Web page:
Export enterprises benefit Filipinos because they bring money from foreign economies into the Philippines. They provide jobs for Filipinos without the Filipinos having to go overseas. This is much better than OFWs who have to leave their families for employment. This is very good for the Philippines and they want as much of this as possible. For this reason there is no foreign ownership restrictions on “export enterprises”. Furthermore, foreign ownership is often required because it is the foreign owners who have connection to foreign markets.
This is the end of my story because I intend to create an export enterprise that I can own 100%. I will continue so that you are fully informed.
The challenge is the protection of domestic market enterprises. Here the law tries to balance protection of Filipino business owners with the economic value of foreign investment. There is no point in trading Filipino business owners with foreign business owners without an increase in the economy. Here is where paid-up capital and the foreign investment negative list comes into play.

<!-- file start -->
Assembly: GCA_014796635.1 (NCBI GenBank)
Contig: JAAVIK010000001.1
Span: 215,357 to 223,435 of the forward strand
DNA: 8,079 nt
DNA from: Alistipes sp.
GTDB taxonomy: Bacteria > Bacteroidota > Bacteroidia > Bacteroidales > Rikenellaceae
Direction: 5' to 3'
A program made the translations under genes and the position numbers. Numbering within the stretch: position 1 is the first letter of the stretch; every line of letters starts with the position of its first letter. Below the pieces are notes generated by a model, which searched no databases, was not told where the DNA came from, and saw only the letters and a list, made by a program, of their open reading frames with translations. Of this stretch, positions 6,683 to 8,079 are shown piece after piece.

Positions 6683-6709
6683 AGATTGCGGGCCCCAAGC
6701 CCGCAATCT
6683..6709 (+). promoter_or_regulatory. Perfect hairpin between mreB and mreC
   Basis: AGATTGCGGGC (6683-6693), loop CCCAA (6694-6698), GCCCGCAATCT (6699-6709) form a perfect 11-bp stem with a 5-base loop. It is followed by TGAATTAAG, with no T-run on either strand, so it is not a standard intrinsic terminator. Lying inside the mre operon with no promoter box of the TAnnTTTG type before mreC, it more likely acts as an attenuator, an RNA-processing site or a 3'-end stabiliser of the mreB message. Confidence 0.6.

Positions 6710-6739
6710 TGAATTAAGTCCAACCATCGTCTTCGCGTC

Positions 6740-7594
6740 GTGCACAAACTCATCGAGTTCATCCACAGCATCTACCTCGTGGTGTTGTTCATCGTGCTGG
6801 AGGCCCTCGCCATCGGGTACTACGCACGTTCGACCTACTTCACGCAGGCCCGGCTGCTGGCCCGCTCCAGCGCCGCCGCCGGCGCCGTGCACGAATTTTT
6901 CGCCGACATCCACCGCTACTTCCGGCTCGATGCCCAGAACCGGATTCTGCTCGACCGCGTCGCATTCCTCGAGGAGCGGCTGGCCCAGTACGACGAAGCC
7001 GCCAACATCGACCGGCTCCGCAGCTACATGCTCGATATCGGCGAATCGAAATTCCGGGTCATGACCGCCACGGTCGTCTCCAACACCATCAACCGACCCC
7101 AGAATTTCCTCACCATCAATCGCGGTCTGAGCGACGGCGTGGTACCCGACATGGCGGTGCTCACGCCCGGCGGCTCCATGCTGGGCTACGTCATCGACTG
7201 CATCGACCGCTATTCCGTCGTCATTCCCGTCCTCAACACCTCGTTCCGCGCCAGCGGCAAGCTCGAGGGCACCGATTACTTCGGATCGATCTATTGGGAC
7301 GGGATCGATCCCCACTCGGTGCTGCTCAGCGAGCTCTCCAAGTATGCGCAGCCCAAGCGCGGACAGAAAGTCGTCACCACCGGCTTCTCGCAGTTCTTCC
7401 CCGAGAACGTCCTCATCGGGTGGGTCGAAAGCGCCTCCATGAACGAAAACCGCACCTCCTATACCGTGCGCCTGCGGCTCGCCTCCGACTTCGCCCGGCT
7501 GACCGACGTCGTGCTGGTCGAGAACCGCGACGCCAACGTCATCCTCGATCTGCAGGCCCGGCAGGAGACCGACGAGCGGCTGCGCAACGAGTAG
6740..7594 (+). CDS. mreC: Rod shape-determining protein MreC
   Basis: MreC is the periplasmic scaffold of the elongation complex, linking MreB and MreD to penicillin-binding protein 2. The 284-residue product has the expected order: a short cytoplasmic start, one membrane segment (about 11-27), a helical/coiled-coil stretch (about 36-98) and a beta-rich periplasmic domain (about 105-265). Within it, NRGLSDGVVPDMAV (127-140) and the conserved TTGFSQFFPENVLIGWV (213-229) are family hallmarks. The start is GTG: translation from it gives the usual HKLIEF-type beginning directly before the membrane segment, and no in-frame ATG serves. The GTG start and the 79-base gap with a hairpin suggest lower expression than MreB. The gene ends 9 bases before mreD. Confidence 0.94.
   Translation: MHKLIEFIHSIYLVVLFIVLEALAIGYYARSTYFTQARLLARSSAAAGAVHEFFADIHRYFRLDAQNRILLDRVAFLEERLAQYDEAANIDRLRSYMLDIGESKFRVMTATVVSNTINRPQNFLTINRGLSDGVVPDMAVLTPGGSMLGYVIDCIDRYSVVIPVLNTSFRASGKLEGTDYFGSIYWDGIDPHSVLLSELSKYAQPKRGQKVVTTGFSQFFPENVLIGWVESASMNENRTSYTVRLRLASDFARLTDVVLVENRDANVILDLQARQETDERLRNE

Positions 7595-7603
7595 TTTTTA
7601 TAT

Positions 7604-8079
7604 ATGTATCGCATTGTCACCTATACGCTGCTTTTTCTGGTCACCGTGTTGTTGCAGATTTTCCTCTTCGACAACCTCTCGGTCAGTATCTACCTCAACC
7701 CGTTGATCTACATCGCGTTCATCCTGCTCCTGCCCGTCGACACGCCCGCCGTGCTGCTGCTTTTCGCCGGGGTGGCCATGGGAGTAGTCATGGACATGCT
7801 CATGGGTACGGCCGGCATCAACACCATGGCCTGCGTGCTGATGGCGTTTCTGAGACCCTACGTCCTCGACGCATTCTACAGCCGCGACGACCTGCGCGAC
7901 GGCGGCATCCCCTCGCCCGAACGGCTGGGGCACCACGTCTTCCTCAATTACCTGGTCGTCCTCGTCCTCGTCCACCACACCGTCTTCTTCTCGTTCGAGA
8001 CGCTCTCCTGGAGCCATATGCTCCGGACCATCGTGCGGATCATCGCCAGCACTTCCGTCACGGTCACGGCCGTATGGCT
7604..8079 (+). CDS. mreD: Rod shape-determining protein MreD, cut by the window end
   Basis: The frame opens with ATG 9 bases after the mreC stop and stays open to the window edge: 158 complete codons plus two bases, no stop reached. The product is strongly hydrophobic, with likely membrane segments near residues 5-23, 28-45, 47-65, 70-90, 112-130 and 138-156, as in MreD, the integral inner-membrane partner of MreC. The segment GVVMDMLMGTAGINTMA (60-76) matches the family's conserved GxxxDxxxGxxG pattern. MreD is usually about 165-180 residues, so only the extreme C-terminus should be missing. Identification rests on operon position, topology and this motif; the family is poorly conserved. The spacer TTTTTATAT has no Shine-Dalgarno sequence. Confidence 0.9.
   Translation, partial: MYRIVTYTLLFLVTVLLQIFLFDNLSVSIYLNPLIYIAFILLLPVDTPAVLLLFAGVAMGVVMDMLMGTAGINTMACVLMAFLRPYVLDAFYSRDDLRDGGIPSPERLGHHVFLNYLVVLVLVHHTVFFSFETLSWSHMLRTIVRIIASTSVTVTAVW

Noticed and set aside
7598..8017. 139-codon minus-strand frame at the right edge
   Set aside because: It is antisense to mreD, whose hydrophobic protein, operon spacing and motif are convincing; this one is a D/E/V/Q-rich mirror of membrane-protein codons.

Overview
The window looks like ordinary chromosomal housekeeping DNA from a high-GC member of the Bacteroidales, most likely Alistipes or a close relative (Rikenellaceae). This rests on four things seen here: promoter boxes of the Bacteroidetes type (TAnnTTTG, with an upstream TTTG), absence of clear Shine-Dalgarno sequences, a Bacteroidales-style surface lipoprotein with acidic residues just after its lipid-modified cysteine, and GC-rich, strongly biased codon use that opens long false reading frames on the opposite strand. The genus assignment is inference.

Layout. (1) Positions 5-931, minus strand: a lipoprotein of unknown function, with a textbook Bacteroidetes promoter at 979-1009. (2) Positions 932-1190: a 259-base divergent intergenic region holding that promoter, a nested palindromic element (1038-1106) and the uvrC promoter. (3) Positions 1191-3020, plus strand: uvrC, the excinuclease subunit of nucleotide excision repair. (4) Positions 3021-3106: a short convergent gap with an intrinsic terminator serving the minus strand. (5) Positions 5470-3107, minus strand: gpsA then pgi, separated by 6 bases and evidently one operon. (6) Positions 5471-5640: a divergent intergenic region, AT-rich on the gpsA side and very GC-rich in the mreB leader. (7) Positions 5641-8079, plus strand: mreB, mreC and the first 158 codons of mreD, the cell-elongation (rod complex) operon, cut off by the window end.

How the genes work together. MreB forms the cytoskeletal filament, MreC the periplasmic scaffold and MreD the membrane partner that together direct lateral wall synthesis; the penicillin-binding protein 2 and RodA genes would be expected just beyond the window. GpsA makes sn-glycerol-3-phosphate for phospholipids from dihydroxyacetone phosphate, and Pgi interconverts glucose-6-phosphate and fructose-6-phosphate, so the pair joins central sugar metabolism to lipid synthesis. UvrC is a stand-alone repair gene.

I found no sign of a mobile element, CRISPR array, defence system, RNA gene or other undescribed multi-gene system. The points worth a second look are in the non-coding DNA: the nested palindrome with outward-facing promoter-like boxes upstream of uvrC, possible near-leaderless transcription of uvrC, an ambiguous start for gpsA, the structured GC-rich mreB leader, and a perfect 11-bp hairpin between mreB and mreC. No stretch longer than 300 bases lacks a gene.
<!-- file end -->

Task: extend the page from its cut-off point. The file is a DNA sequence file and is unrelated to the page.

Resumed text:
For example the negative list states:
No foreign equity in retail trade enterprises with paid-up capital of less than US$ 2,500,000.
This protects the local Filipino small shopkeeper from foreign competition. On the other hand 100% foreign ownership is allowed if the investment is more than US$ 2,500,000. For example, a foreigner can start a retail business located in Dumaguete that competes with the local hypermart if the foreigner invests more than US$ 2,500,000. Here the government considers the investment of US$2,500,000 valuable enough to offset the detriment of foreign competition in the domestic economy.
Filipinos are not stupid. Please make an effort to keep up.
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But they actually are some of the smarter people I know. Much smarter than many Westerners. In fact, here in the States, Filipinos are all wealthy people with really good jobs.
The Filipinos that are in PI are not stupid people at all. They are ignorant, but that doesn't mean they are stupid. There is a difference.
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First off, settle down. We aren't experts in starting businesses in the Philippines. Expect replies which are off. Also consider that Dumaguete is a seriously challenging region for making money starting a business.